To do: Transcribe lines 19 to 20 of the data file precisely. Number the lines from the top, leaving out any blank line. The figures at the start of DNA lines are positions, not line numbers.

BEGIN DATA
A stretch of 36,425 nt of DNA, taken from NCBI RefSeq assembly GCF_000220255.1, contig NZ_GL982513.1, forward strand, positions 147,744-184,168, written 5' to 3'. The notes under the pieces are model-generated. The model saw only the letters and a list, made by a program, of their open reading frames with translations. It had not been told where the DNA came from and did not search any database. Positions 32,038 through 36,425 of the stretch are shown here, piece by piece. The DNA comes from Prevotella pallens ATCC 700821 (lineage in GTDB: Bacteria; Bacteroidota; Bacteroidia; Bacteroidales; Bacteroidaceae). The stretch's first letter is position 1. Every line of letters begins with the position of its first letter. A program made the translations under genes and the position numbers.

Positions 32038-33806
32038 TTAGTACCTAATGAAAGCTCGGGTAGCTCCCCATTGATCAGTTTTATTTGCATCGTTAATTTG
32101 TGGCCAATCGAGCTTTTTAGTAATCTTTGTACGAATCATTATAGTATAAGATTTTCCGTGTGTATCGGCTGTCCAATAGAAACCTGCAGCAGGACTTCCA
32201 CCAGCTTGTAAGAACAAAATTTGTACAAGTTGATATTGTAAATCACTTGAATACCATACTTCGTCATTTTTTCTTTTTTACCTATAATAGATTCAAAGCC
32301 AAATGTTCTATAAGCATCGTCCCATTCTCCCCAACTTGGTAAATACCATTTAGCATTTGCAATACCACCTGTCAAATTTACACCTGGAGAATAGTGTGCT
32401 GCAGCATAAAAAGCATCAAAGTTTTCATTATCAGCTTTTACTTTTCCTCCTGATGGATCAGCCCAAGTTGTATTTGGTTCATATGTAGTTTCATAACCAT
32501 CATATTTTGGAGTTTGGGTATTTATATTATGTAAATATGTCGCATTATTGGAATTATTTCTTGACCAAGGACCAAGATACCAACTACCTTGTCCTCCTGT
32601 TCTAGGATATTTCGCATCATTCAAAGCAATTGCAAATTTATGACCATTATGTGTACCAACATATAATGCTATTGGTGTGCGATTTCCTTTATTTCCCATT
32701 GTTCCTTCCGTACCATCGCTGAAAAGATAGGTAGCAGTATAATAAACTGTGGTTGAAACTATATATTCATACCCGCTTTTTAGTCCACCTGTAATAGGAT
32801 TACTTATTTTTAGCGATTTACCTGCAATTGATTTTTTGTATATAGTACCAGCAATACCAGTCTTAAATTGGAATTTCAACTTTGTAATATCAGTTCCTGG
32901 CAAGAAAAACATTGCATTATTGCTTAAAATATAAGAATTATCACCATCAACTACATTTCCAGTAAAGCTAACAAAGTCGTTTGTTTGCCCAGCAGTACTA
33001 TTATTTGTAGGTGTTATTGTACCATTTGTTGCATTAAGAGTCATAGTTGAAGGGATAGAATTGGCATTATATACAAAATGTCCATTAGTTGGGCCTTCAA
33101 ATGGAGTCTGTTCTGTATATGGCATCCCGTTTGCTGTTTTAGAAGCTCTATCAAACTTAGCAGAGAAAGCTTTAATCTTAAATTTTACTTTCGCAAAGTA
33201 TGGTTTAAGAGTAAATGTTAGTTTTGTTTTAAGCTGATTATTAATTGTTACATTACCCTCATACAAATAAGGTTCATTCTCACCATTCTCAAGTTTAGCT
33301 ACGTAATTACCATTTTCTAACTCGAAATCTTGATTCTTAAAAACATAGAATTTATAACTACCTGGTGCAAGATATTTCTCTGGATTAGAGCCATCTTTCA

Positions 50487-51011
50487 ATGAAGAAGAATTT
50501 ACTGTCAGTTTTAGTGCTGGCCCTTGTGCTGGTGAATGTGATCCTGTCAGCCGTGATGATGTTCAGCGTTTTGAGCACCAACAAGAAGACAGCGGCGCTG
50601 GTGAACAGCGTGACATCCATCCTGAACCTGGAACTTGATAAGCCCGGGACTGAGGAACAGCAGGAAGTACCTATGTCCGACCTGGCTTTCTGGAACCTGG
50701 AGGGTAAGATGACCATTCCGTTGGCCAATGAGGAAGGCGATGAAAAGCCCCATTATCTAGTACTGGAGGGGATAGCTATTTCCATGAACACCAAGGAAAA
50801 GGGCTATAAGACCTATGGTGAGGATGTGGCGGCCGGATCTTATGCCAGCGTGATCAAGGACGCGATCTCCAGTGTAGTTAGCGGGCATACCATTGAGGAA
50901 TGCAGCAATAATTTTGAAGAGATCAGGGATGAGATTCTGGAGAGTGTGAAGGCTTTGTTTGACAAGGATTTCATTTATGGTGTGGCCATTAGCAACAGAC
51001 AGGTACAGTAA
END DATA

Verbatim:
50501 ACTGTCAGTTTTAGTGCTGGCCCTTGTGCTGGTGAATGTGATCCTGTCAGCCGTGATGATGTTCAGCGTTTTGAGCACCAACAAGAAGACAGCGGCGCTG
50601 GTGAACAGCGTGACATCCATCCTGAACCTGGAACTTGATAAGCCCGGGACTGAGGAACAGCAGGAAGTACCTATGTCCGACCTGGCTTTCTGGAACCTGG